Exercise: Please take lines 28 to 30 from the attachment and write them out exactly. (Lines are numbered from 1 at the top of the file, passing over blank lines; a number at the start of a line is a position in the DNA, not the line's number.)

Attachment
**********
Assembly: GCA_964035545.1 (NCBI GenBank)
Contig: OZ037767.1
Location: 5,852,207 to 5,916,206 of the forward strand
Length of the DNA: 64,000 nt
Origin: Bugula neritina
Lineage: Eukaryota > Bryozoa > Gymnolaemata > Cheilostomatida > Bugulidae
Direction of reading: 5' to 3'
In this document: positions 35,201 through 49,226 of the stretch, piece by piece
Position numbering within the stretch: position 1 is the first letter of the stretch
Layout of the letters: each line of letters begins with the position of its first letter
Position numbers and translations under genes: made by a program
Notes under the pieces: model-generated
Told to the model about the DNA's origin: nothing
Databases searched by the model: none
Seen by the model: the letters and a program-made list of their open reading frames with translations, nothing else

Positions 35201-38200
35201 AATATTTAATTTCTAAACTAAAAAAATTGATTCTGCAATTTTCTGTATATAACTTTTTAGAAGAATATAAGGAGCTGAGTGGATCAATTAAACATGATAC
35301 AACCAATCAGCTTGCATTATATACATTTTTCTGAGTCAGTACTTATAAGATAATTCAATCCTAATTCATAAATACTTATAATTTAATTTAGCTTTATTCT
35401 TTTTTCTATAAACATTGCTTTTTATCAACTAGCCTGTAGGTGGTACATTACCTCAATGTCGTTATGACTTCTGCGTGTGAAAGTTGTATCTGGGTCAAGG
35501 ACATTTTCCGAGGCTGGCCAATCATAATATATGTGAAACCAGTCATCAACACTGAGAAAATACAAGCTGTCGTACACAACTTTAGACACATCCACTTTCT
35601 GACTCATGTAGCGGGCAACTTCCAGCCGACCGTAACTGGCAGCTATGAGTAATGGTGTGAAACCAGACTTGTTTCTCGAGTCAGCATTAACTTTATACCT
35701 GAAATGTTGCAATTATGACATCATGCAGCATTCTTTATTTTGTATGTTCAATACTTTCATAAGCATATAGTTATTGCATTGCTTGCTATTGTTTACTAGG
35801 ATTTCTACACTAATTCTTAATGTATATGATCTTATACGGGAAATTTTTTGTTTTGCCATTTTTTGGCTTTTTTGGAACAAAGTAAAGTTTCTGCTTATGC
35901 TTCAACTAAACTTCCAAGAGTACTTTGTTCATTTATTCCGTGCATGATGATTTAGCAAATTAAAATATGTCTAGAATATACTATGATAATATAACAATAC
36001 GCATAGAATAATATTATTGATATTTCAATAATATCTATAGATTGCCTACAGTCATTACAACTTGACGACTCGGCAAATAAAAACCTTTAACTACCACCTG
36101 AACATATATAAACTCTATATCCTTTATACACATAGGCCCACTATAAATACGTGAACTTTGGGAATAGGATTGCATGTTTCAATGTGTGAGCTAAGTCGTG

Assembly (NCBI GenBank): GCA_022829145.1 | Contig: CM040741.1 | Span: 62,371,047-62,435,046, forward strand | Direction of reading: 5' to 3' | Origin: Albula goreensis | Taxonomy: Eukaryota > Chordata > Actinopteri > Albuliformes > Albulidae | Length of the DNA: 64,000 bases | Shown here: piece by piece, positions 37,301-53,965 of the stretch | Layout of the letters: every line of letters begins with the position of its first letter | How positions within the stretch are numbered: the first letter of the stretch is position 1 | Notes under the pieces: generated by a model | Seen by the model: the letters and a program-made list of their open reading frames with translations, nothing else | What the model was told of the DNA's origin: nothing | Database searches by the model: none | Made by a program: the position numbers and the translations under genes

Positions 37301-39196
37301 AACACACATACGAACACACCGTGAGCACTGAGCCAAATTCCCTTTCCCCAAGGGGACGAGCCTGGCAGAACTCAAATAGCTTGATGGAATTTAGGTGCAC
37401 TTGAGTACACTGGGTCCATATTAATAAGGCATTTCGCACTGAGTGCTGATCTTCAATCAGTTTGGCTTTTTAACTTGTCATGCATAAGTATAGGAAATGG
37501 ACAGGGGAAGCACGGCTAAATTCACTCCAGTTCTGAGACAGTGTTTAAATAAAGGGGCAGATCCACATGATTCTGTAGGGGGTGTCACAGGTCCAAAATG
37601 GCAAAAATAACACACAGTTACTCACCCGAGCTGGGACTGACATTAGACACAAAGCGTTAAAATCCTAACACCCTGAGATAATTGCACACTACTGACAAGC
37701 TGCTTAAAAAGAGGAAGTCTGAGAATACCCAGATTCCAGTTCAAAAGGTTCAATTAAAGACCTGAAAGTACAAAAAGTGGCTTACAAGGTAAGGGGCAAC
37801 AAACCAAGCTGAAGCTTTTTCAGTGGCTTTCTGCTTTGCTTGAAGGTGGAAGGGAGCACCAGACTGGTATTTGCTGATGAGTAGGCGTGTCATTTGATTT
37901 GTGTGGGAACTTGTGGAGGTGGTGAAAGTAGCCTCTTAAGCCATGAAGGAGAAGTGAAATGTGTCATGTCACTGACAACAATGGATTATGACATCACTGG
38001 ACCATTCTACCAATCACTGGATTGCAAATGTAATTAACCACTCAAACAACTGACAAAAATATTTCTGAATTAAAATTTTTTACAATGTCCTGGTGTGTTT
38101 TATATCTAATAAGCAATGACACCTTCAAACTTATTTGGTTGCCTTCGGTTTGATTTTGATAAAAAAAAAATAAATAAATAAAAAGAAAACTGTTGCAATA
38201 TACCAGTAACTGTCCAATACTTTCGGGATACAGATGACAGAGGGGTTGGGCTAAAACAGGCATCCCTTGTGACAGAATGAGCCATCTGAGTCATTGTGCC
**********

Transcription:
Positions 37301-39196
37301 AACACACATACGAACACACCGTGAGCACTGAGCCAAATTCCCTTTCCCCAAGGGGACGAGCCTGGCAGAACTCAAATAGCTTGATGGAATTTAGGTGCAC
37401 TTGAGTACACTGGGTCCATATTAATAAGGCATTTCGCACTGAGTGCTGATCTTCAATCAGTTTGGCTTTTTAACTTGTCATGCATAAGTATAGGAAATGG